Free Motion: There are several products on the market that are designed to allow the rollers to move fore-aft, which allows you to ride your bike "like you're outside", (aka; with reckless abandon out of the saddle). They also claim to be easier and more forgiving. These claims are true. But why would you spend MORE money for a training product that delivers a sub-optimal training experience? Consider again WHY you're training on rollers.. it's not to simulate an outdoor ride so much as to help you become a better cyclist. The eloquent thing about traditional rollers is that the relative instability (without free motion) provides you essential feedback on your handling skills so you are a more finely tuned power machine. There's nothing you can do on free motion rollers that you can't do on traditional rollers, it just takes more time and skill development. Personally, Pat trains about 90% on rollers (the ZRO110) and 10% on fixed trainers. His FIRST race of 2013 was a 36 mile gravel road race in 28 degree weather after a snow melt, so there were large sections of smooth ice on the road, often well over a mile long. Riding on ice felt exactly like riding rollers... it required keeping constant power, delicate handling and smooth stroke. During the first icy section, Pat and another cyclist completely dropped the group of 100+ competitors, a scenario repeated many times over 36 miles. Chatting after the race, Pat discovered that the other competitor who stayed with him trains exclusively on traditional rollers.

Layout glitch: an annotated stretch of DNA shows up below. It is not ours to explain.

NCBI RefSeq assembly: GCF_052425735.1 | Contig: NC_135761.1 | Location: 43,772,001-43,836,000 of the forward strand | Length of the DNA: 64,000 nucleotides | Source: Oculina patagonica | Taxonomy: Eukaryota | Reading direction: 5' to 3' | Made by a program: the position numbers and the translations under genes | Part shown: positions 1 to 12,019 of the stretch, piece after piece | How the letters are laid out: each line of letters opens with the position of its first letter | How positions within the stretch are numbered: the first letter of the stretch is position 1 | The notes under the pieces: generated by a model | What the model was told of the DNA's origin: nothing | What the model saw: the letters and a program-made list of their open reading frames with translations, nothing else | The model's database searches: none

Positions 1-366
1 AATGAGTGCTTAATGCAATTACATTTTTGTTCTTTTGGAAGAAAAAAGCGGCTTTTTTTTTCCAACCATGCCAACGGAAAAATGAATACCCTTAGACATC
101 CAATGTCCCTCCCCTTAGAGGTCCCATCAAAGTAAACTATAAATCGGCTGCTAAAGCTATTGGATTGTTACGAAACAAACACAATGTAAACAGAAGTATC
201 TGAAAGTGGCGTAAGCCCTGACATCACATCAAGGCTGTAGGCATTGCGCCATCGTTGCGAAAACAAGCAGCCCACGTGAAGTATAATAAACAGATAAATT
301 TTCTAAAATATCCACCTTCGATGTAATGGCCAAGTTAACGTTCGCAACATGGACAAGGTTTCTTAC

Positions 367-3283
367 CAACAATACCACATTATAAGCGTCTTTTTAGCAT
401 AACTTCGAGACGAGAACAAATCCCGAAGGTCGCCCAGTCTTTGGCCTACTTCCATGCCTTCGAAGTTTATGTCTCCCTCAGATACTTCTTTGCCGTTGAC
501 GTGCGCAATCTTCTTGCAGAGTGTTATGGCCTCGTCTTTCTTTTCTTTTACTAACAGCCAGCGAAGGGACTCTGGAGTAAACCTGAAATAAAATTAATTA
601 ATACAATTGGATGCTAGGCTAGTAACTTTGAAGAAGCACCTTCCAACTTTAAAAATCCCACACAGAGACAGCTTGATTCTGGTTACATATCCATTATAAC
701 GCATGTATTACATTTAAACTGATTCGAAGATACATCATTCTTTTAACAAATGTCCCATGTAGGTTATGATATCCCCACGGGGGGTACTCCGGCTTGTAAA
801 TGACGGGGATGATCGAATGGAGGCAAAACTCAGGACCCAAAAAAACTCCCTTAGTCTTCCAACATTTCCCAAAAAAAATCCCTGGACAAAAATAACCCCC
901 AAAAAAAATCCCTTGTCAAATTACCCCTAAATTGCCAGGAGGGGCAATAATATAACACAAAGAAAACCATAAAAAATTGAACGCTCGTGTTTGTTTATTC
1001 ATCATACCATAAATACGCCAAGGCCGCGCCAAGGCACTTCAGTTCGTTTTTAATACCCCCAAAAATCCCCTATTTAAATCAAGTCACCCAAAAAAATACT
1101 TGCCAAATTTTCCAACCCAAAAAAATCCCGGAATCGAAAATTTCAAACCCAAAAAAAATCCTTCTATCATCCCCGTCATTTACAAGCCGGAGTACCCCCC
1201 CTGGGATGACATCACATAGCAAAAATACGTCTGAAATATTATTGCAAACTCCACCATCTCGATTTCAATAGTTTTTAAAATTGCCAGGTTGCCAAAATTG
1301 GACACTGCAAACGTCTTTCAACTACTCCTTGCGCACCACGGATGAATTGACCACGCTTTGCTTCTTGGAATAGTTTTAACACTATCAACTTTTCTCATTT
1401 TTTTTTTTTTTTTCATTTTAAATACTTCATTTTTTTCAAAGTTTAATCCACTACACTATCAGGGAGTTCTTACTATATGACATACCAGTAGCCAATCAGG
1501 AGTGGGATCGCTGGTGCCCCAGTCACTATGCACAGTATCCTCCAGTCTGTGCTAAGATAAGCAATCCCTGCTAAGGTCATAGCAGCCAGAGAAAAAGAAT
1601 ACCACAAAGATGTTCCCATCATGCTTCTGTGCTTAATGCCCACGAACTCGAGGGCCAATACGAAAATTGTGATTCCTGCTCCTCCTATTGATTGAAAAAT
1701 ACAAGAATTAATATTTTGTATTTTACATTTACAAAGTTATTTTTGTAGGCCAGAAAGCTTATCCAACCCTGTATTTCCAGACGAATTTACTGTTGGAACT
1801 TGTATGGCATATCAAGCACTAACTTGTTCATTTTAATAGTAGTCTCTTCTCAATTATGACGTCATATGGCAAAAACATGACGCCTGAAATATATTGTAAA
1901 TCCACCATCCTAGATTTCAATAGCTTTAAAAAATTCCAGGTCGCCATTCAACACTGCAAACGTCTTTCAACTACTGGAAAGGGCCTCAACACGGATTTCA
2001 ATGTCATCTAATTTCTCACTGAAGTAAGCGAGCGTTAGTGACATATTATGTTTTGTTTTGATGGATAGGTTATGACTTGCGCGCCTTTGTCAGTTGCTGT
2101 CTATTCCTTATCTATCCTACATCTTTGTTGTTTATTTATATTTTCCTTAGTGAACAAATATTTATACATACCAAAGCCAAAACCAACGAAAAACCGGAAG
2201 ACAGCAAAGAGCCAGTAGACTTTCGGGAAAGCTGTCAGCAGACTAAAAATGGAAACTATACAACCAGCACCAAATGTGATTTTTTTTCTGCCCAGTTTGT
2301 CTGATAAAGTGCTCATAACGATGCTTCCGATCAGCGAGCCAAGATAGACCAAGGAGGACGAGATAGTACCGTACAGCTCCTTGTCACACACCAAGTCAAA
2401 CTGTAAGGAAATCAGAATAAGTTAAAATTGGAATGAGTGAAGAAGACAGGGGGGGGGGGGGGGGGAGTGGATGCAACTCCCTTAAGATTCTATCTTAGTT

Small radius parabolic drums: We've bought them and tried them.. they do nothing except give you a false sense of security.
Severe parabolic drums, large diameter drum caps and bumpers: These are below your center of gravity, so if you're heading off the rollers they will do nothing exept cause you to fall over. No different than walking and tripping over a tree root. You're better off riding off the side, landing on the roller frame, catch yourself, and get back on. We intentionally made our roller frame flat and wide and centered on the drum so that you can, relatively safely, ride off the side (Speaking personally again and borrowing a worn-out cliche "Been there... done that"). BUT even IF the bumpers did SOMETHING for you, once again they remove an element of training that is significant. Being able to recover from your bike wandering to the edge of the roller drums on your own is essential to the new skills you'll learn on rollers. You need the threat of falling off to push you to learn these skills... I compare it to bowling with bumpers in the gutter. How you learn to adjust your body weight and steer the bike with precision and confidence will make you a better bike handler, whether you're a mountain biker or you prefer the road or triathlon.